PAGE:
Silvio Berlusconi is a former Prime Minister of Italy, entrepreneur, and media tycoon. He is one of Italy's longest-serving post-war prime ministers. Berlusconi also is the owner of the Italian football club A.C. Milan and remains Italy's "oldest playboy" who continues to capture headlines at 84 years old. Berlusconi came from a lower-middle-class family, studied law in Milan and worked as a singer on cruise ships and nightclubs. After he successfully secured a small loan from a local bank, he oversaw the construction of small-scale projects in the city of Milan and later built "Milano Two," a building with 4,000 residential apartments east of the city. Berlusconi first entered the media world in 1973 by establishing a small cable television company called Telemilano. Soon, he started to accumulate a fortune through Fininvest that holds stakes in Mediaset, Italy's largest media company; Mediolanum financial services company that was founded by Italian billionaire Ennio Doris; Mondadori, one of Italy's largest publishing houses; Medusa, movie maker, and A.C. Milan, which was a nearly defunct football club when Berlusconi bought it in 1986. In 1993 Berlusconi ran for Prime Minister under his newly formed political party Forza Italy (Go Italy). Since, he has served four times as Prime Minister of Italy, from 1994 to 1995, 2001 to 2006, and 2008 to 2011. Holding the Prime Minister's office for nine years in total, Berlusconi is the third longest-serving since the Unification of Italy, after Benito Mussolini and Giovanni Giolitti.
Paolo Rocca and family $10.9 billion
Paolo Rocca shares his net worth with his brother Gianfelice Mario Rocca. Paolo Rocca is the Chairman and the CEO of Techint, an Italian-Argentine conglomerate founded by his father Roberto. Paolo Rocca was already a graduate of the Harvard Business School when he joined the family business in 1985. At first, he served as an assistant to his father, and five years later he became the executive vice president of the company. The Techint Group now is a global leader in seamless steel pipe production for the oil industry. But aside from the steel production company, it also has an engineering and construction company, an oil and gas exploration company, as well as a network of hospitals in Italy.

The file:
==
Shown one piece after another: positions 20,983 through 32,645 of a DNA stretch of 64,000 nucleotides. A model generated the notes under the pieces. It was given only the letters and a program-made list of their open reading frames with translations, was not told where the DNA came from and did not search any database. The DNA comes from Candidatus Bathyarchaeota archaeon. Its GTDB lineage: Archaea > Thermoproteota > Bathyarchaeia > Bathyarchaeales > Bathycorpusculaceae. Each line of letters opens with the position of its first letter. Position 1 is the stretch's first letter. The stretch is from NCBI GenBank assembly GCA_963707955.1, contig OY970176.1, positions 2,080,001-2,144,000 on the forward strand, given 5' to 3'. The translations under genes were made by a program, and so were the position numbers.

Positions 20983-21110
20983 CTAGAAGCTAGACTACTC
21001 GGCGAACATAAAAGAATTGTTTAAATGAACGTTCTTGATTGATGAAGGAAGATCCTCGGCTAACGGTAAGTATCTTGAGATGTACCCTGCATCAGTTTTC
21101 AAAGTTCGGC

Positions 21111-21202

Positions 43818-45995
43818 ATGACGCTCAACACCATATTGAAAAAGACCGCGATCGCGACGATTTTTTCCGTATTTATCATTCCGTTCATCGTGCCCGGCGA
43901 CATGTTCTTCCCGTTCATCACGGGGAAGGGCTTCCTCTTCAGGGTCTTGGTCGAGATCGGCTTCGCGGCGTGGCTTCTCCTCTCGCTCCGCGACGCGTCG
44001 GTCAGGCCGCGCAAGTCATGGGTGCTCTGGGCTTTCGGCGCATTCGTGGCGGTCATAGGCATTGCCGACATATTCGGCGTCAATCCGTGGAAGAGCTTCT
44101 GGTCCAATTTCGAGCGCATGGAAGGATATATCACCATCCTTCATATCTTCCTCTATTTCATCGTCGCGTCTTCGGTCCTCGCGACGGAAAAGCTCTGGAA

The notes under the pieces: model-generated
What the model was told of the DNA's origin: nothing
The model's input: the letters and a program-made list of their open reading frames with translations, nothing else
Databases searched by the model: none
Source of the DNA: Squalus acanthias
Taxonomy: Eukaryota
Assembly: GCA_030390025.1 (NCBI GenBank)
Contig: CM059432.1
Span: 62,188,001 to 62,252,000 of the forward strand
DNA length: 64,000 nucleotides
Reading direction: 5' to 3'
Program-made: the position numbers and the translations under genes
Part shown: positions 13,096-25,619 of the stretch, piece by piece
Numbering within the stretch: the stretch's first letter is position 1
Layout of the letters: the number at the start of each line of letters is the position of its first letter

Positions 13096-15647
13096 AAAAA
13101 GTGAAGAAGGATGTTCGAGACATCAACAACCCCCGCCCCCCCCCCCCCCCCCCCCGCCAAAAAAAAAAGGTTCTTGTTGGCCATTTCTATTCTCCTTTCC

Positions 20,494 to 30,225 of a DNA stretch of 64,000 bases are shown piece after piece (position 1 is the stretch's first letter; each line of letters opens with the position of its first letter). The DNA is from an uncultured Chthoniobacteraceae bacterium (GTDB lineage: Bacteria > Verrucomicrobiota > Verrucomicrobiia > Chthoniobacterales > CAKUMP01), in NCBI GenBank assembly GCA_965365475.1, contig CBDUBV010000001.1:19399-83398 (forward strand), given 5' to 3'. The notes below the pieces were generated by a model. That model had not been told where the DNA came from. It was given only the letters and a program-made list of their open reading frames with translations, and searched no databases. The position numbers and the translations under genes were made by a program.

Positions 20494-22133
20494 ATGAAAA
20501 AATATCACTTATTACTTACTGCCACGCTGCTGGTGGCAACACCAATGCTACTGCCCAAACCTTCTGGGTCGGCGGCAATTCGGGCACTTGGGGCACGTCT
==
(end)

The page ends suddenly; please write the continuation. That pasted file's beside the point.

Leonardo Del Vecchio $26.6 billion
Unlike many of the wealthiest people in the world, Leonardo Del Vecchio didn't inherit his fortune and grow it. When Leonardo was five months old, his dad died. His mom was poor and struggled to take care of him so she abandoned him to an orphanage when he was seven. When he was 14, he got a job at a factory in order to make enough money to survive. Leonardo Del Vecchio went from the orphanage to founding a multi-billion sunglass company that allowed him to become one of the richest people in Italy. Del Vecchio has the distinction of being probably the first person who thought eyewear could also be a fashion statement. He instinctually understood that glasses weren't just for better vision, they were also an extension of the wearer's personality and style. He founded Luxottica in 1961 after years of working for another eyeglass company. By 1974, Del Vecchio was acquiring companies to expand Luxottica's holdings. By the late 1980s, he was setting up lucrative licensing deals. During the early 1990s, he was acquiring distribution and retail businesses in the eyewear business. It's safe to say that any pair of glasses you buy in the world today are either owned by or manufactured by Luxottica. It's also very likely that the store you buy your glasses, is owned by Luxottica.
Giovanni Ferrero and family $32.9 billion
The Ferrero family's net worth comes from the family business – Ferrero SpA – makers of Nutella and a slew of other sweet treats. Pietro Ferrero was a pastry chef born in Italy in 1898. He ran a confectionery shop with his wife Piera. The couple's son, Michele, was born in 1925. There was cocoa rationing in Italy during World War II, making chocolate extremely hard to obtain. This put Ferrero's confectionery shop in a rough place. Then Pietro had an idea. In order to stretch his limited supply of cocoa and make it last, he began cutting his chocolate products with hazelnuts. This nut was plentiful in northwestern Italy, and as such, pretty easy to obtain.
The locals in town absolutely loved Pietro's new creation, so he and his brother Giovanni founded Ferrero SpA. Before long, the Ferrero brothers had transformed their small Northern Italy pastry shop into a confectionery factory. Giovanni built the company's sales network and is credited with establishing the company's global reach and distribution capabilities. Pietro died in 1949 and his son Michelle took over the family candy empire.
In 1963, Michele rebranded his father's hazelnut chocolate cream Nutella throughout Europe. Several years later, Michele launched the Kinder Chocolate line. Known as the "Kinder Surprise," each chocolate has a small toy inside of it. Under Michele Ferrero's leadership, Ferrero SpA introduced many new products and lines, including Ferrero Rocher, Mon Cheri, and Tic Tac.
Today Ferrero SpA is the world's second-largest chocolate maker, with more than 30 brands under its umbrella. Michele's son Giovanni is the Executive Chairman of Ferraro SpA, focusing on long-term strategy.